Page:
A teacher at Rocklin Academy Family of Schools (RAFOS) read “I Am Jazz,” a story about an 11-year-old transgender student, aloud to a kindergarten class in June 2017. That same month, RAFOS Principal Jillayne Antoon presented a five-year-old boy to the child’s class at a “transgender reveal party” and identified him by a new name and sex, saying the boy had become a girl. Parents were not given advance notice of either event.
Angry Parents, Unyielding Board
The sensitive topics of the lessons and the school’s refusal to provide advance notice angered parents. Parents told School Reform News after hearing “I Am Jazz” read aloud, some of their five-year-old children returned home and expressed worries their gender might suddenly change.
Parents troubled by the forced teachings met with Antoon and other administrators and expressed their concerns at board meetings. Despite the parents’ protests, the RAFOS school board voted unanimously in September to disallow parents from opting their children out of such lessons.
“After a five-hour, highly charged meeting attended by more than 500 people [in September], the Rocklin Academy School board rejected a ‘model parental rights’ proposal put forward by parents’ rights groups [sic] Capitol Resource Institute and backed by the California Family Council, Pacific Justice Institute, and Alliance Defending Freedom,” LifeSiteNews.com reported. “The model proposal would allow parents to review sensitive material before it hits the classroom and to opt their children out of controversial lessons that are not sex education. California law requires parental notice and opt-out for sex education.”
Unconcerned About Departures
As of late September, 71 students from 40 families had disenrolled from RAFOS.
A RAFOS spokesman said the students leaving is “really such a shame,… but this is one of the highest performing charter schools in the state of California, with a wait list of over 1,300 children. We anticipate there are other kids who are going to step into those slots.”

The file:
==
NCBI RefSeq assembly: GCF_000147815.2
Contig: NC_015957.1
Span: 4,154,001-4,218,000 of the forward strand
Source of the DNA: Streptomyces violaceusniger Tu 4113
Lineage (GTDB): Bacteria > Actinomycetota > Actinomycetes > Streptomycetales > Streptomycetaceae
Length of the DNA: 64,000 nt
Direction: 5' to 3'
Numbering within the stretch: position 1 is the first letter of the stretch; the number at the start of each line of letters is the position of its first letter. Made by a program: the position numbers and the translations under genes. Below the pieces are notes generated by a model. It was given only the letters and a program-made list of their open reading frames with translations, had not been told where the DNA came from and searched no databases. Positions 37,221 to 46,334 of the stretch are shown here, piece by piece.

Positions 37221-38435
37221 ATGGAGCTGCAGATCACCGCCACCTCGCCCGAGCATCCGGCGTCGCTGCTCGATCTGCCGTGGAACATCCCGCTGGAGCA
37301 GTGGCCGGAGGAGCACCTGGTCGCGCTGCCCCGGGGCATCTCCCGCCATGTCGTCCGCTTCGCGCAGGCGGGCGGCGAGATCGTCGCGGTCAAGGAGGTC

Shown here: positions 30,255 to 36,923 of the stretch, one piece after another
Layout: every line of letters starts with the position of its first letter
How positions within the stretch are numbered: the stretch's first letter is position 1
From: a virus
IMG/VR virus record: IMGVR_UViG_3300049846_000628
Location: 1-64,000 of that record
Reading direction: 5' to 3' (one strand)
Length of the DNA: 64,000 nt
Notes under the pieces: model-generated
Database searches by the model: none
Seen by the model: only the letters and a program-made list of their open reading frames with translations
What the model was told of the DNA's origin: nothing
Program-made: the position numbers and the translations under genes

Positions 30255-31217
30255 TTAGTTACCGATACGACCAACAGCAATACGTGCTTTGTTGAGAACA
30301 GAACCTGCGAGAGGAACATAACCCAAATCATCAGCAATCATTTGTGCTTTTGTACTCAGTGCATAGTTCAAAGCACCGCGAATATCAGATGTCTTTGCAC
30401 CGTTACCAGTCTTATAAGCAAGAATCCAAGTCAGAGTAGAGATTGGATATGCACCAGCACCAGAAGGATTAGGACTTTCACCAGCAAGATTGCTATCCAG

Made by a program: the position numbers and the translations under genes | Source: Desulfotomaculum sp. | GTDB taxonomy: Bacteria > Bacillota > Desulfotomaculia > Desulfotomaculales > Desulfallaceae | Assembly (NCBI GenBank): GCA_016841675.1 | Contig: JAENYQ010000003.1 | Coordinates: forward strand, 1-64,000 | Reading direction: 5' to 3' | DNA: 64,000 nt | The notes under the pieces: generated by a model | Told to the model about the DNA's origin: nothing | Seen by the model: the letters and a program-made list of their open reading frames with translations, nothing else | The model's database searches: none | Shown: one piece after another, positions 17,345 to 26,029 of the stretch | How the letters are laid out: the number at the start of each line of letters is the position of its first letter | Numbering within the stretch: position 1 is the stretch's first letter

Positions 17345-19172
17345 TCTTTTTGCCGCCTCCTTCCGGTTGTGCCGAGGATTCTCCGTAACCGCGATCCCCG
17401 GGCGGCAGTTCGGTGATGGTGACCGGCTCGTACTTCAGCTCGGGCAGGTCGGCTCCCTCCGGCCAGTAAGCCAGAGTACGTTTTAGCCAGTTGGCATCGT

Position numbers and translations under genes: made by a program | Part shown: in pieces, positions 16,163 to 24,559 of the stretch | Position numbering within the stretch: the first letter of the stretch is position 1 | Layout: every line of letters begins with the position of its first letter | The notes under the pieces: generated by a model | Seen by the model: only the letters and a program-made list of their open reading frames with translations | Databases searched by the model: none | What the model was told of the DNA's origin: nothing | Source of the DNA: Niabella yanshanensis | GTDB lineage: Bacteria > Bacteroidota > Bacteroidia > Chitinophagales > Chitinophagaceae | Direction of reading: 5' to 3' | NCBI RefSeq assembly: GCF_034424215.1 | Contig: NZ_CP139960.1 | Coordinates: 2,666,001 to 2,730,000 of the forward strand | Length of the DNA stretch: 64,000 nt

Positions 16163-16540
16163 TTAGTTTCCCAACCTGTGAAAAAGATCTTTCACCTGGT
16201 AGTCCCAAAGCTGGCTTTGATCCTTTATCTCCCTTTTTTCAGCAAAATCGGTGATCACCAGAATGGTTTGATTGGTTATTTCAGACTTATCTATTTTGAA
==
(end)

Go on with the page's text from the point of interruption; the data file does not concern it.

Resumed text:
‘Turned into a Political Rally’
A Rocklin Academy mother who requested anonymity says school administrators overstepped their authority and used political tactics to subvert their opposition.
“They made their position clear that they know what they are doing better than we do, even parents who are credentialed teachers,” the mother said. “They said that our children need to be sensitized to this subject. The LGBTQ community came out of the woodwork for [one of the board] meetings. They had 500 seats in an event center, and parents couldn’t get in because our school board meeting was turned into a political rally via Facebook. That just added fuel to the fire.
“Out of the 108 individuals who publicly commented, only 38 RAFOS parents were heard, because of the statements made by LGBTQ activists, atheist groups, and Indivisible CA-04 [a progressive activist group],” the mother said. “Of the 38 parents from RAFOS who did speak, 28 supported parental notification.”
Ignored Parents’ Concerns
Another parent, who pulled two of his children from RAFOS for curriculum-related reasons, says the school dismissed parents’ concerns and kowtowed to outside interest groups.
“The administration and board left us no other choice after the dog-and-pony show they facilitated on behalf of LGBTQ activists,” the father said. “They told concerned parents that their rights are subordinate to the rights of narrow, left-wing special interest groups. [The administration] used a kindergarten class to bring a culture war to our community and then picked sides.”
‘It’s All Political’
Lance Izumi, senior director of the Pacific Research Institute’s Center for Education, says the educational elite doesn’t care about children.
“The bottom line is that it’s all political,” Izumi said. “It’s not about science or what’s best for the kids or families.”
Voting with Their Feet
Izumi says the lack of an opt-out policy at Rocklin Academy undercuts the notion charter schools are parent-controlled.
“Charter schools are supposed to be more responsive than regular public schools to the needs of parents and their children,” says Izumi. “That’s one of the selling points of charter schools.”
Izumi says parents can regain some control by refusing to let such people educate their children.
“The most effective way to get the message across, then, is to leave the schools,” Izumi said. “When those children, who represent money to the schools, are gone, the school will not receive its funding.”
Accused of Bigotry
John Jackson, president of William Jessup University (WJU) in Rocklin, California, defended parents’ rights in an op-ed for the Sacramento Bee.
Jackson told School Reform News he received an email response to his op-ed from a local public school superintendent who vilified WJU for “getting a Title IX Exemption allowing [his] institution to discriminate against other human beings for their sexual orientation.” The superintendent concluded his email with the line, “You, Sir, are a bigot.…”
‘Not about Intolerance’
A parent who disenrolled her child from RAFOS says fellow parents just want a say in what and how their children learn.
“This is not about ‘intolerance’ or ‘bigotry,’ nor is it in opposition to measures taken to fight bullying, harassment, and discrimination,” the parent said. “I do not, nor do the parents I know, condone hate or intolerance, bigotry, bullying, harassment, or discrimination. We simply want to be able to broach sensitive topics like that presented to our five- and six-year-olds in a manner and timing that is best for our kids. That is at the center of this controversy.”
Cassidy Syftestad (cassidysyf[email protected]) writes from Hillsdale, Michigan.